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Proposal to deport foreign criminals lands on Swiss ballot

Swiss voters decide Sunday on a proposal to automatically deport foreigners who commit crimes. The idea has gained plenty of support, but opponents say it’s a step to far.

A sign marking the Swiss border

Foreign criminals may soon be sent out of Switzerland

Swiss voters are to go to the polls on Sunday to decide on a proposal that would see foreigners who commit crimes become subject to automatic deportation. Supporters of the proposal, which is backed by the right-wing Swiss People's Party, say that immigrants to Switzerland are disproportionately responsible for crime, and should not be allowed to stay in the country.

Opponents however say the proposal won't reduce crime, but could deport many who have lived all their lives in Switzerland.

A box of ballots in Switzerland

Swiss are to vote on the proposal on Sunday

Crime rates in Switzerland are quite low by European standards, and some analysts suggest violent crime is actually decreasing, but it is a fact that in Swiss prisons, around 70 percent of the inmates are foreign nationals, while just 23 percent of Switzerland's overall population is foreign.

Crime statistics analysts caution against using these figures to score political points however, pointing out that a sizeable number of the foreigners in jail are short term illegal immigrants, awaiting deportation anyway.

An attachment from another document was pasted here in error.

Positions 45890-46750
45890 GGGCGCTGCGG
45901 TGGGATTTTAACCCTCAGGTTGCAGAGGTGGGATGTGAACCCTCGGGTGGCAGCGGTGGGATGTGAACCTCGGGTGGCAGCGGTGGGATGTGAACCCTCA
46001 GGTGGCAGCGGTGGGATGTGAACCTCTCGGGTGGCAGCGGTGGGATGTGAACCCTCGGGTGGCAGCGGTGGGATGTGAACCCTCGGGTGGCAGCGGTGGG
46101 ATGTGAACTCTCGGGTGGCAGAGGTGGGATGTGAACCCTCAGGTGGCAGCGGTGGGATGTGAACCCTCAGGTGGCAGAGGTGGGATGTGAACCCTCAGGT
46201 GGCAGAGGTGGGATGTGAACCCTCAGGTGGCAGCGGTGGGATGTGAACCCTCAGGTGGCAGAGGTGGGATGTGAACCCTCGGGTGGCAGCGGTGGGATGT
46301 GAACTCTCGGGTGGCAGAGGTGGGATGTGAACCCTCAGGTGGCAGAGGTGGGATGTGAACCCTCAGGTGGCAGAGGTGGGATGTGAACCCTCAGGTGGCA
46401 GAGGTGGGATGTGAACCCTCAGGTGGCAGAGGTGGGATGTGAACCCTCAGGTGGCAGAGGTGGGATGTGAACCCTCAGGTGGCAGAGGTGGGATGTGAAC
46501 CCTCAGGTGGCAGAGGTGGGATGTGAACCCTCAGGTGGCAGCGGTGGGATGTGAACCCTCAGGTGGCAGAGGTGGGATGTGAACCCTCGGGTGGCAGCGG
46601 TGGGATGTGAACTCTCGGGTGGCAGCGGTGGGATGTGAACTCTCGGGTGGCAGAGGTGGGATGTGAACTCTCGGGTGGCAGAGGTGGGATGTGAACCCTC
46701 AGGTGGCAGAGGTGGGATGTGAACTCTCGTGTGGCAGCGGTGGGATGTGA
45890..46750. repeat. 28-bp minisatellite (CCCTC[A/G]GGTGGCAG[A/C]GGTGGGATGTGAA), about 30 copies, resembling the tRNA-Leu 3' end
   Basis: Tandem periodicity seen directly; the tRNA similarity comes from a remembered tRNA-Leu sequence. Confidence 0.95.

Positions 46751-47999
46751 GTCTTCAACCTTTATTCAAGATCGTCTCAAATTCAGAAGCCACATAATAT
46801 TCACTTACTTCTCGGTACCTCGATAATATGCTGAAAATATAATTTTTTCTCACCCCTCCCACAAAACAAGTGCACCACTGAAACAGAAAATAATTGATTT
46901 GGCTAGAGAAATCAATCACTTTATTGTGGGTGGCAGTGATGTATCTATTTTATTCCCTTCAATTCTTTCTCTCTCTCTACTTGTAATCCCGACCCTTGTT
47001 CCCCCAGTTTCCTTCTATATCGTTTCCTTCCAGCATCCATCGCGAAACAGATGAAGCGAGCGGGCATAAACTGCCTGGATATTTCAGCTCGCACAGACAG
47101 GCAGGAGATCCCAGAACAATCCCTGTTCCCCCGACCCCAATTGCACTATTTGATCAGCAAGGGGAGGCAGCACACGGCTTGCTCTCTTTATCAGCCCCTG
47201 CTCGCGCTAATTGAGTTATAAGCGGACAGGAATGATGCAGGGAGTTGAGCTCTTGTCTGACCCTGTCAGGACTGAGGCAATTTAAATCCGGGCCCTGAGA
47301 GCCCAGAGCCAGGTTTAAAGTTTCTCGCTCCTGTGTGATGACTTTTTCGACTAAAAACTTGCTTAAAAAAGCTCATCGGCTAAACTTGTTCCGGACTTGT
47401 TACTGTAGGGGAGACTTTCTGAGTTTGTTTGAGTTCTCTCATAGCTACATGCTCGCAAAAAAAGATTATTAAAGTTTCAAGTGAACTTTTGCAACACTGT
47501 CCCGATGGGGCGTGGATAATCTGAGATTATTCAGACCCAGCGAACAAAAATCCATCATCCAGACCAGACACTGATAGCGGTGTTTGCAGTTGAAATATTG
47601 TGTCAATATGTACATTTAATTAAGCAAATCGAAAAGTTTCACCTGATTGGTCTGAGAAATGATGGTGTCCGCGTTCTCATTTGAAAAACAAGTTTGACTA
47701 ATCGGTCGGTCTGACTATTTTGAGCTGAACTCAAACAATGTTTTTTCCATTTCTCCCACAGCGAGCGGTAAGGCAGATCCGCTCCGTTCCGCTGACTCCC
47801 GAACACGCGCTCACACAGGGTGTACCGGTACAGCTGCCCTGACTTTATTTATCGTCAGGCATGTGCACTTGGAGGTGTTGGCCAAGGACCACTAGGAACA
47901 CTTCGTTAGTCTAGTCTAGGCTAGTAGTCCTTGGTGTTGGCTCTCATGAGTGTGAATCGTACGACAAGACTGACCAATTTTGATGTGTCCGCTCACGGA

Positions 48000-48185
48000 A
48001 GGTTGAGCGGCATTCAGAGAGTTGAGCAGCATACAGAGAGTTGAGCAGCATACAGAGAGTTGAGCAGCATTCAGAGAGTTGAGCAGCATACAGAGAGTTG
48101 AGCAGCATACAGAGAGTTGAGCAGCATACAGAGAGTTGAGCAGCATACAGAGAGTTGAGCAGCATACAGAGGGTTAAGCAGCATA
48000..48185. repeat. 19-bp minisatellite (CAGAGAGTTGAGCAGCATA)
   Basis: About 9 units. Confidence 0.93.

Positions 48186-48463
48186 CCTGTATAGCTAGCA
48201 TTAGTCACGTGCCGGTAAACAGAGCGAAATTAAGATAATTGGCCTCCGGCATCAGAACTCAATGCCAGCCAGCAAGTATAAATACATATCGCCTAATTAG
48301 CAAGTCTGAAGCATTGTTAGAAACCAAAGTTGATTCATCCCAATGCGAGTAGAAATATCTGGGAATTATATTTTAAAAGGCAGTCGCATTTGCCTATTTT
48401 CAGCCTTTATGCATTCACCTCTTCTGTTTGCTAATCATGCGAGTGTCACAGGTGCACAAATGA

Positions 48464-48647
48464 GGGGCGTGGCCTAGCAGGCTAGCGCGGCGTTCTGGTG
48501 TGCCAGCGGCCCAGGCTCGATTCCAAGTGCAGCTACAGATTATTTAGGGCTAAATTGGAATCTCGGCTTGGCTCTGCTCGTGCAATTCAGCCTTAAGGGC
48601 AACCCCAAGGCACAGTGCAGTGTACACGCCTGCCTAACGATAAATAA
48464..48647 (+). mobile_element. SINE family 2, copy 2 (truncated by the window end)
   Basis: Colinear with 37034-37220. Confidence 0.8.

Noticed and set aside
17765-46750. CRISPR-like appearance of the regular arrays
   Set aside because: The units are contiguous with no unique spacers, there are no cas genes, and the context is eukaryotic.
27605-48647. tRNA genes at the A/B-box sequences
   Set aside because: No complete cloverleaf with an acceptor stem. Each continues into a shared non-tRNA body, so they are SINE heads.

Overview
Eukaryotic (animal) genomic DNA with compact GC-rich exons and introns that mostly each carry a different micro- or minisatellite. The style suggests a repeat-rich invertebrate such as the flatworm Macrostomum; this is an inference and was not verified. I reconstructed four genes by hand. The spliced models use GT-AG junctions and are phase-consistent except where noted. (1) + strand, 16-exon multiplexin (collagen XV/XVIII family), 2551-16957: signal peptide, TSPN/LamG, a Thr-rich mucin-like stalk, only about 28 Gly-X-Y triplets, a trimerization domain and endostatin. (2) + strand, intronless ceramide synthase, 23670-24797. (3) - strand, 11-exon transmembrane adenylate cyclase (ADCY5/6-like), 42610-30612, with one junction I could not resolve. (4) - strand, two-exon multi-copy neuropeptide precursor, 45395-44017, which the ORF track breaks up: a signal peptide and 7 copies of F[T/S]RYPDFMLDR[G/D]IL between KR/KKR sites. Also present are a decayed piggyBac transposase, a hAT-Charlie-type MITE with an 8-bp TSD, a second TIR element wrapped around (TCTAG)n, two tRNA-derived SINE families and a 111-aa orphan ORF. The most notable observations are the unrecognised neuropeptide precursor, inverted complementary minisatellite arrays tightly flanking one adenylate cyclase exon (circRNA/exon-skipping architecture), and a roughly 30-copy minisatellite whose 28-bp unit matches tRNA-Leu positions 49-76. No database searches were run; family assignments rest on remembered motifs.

Critics of the proposal also point out that criminals in Switzerland tend to fit the profile of criminals all over the world; young men, on low incomes or without a job, poorly educated, and with little prospect of improving their situation.

In Switzerland, however, these young men are overwhelmingly foreign - a fact opponents of deportation say should encourage the Swiss government to improve integration measures and chances for foreigners, rather than crack down on crime.

Hard-working foreigners wanted

Supporters of automatic deportation insist however that foreigners who break the law in Switzerland should not have the right to stay.

“We have in Switzerland two kinds of foreigners,” explained Patrick Freudiger of the Swiss People's Party, “the foreigners who want to work and respect our laws, these foreigners are welcome. Then we have other foreigners who commit crimes, who don't want to work, they should go.”

A woman with a Swiss-flag t-shirt walks among flags of other nations

An increasing number of Swiss residents are immigrants

As Switzerland's foreign population grows, this point of view is finding favor; recent opinion polls show around 53 per cent of voters back the proposal.

The Swiss government however has advised voters to reject it, saying automatic deportation (with no case-by-case review by a judge) could contravene Switzerland's obligations under international law. Instead the government has put forward an alternative; a list of serious crimes which would make the perpetrator liable to deportation.